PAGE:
Eastern Orthodoxy and American Youth, Part One: I Find Community
“I’ve heard young people are joining the Orthodox Church. Why would they do that? It’s so old.”
My personal journey to Eastern Orthodoxy began on a 6-week trip to Ireland. While there, I heard horrific stories: Catholic monks and priests murdered by Puritan soldiers, children molested by their Catholic caretakers. My illusions about the Christian church were shattered, but, ironically, my interest in Christian spirituality blossomed. I encountered Saint Brendan the Voyager in abandoned island monasteries, quiet chapels, and ocean cliffs. I became enamored with illuminated manuscripts and the ancient Celtic church.
Nine months after we returned from Ireland, my husband and I stumbled upon a Russian Orthodox monastery on Vashon Island, WA. We talked with the abbot, ate a meal with the monks, and attended vespers. I experienced, in the present, the spiritual fullness that I had sensed in Ireland’s history. Within six months, we had become catechumens at Three Hierarchs Antiochian Orthodox Church in Wenatchee.
I had not attended church regularly since high school. I believed in Jesus, but for eight years I expressed my faith, not through church membership, but through para-church ministry and small home gatherings. “The church,” whatever I thought that was, seemed unnecessary and, based on history, dangerous. At some point, however, I realized that I was not going to be able to find the perfect gathering of believers, the one that had never, and would never, hurt someone.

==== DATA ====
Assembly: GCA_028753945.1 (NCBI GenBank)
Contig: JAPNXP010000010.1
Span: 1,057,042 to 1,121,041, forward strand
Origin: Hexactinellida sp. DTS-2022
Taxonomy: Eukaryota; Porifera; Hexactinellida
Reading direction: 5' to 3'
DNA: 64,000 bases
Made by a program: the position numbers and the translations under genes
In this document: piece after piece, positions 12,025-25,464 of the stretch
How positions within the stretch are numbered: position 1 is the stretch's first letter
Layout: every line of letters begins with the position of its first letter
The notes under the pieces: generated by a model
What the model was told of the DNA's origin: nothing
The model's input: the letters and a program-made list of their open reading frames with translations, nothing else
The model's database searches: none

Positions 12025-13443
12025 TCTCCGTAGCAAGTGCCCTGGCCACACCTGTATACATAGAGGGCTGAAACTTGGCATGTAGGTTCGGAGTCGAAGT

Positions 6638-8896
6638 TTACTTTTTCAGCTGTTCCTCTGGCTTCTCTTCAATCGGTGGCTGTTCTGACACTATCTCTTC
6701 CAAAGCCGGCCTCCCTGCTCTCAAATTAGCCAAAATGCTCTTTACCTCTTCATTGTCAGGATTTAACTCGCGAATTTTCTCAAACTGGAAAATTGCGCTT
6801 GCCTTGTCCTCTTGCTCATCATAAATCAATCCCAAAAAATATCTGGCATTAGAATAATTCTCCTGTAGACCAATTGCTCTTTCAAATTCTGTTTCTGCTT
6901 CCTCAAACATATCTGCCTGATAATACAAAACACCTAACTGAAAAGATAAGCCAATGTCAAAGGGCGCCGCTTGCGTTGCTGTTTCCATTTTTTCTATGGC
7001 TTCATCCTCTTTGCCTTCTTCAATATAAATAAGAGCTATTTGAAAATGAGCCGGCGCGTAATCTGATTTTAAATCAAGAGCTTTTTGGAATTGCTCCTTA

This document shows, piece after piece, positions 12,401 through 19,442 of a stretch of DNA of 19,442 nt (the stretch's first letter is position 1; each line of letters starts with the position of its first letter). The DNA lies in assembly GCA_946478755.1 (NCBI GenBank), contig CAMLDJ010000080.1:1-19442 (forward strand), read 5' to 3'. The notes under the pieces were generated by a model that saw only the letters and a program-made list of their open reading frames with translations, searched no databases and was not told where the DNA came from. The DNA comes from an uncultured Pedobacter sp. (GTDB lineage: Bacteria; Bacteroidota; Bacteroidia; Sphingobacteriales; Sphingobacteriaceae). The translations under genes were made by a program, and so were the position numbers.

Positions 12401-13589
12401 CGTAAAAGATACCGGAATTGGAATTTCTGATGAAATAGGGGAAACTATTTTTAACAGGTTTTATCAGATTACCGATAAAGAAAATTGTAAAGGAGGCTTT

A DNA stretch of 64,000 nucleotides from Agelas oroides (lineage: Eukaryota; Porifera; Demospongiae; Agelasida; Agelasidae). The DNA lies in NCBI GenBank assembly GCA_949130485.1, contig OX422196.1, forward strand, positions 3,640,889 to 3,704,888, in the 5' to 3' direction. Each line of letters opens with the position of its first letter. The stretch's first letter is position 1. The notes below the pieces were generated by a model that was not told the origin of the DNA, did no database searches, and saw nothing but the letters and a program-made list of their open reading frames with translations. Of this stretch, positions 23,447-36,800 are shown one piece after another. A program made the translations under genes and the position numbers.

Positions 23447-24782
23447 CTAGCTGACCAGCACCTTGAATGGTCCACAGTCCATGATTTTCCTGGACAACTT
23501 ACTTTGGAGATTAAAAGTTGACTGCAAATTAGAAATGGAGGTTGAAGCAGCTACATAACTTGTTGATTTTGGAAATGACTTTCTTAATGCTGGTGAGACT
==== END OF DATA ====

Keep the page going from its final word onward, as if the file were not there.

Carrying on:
Freed from paralyzing idealism, I accepted the Orthodox Church for what it is: a spiritual hospital. The human race is sick and when sick people crowd together conflict arises. So, I learned to pray the prayer of Saint Ephraim, “…grant that I may confront my own offenses, and remember not to judge my brother. For you are blessed, always, now, and ever and unto ages of ages. Amen.”
Finally, I began to experience community that transcends time. Some of us are old; others are young. Some of us are alive; others are dead. We all pray together…Saint Brendan included.
Continue to Part 2.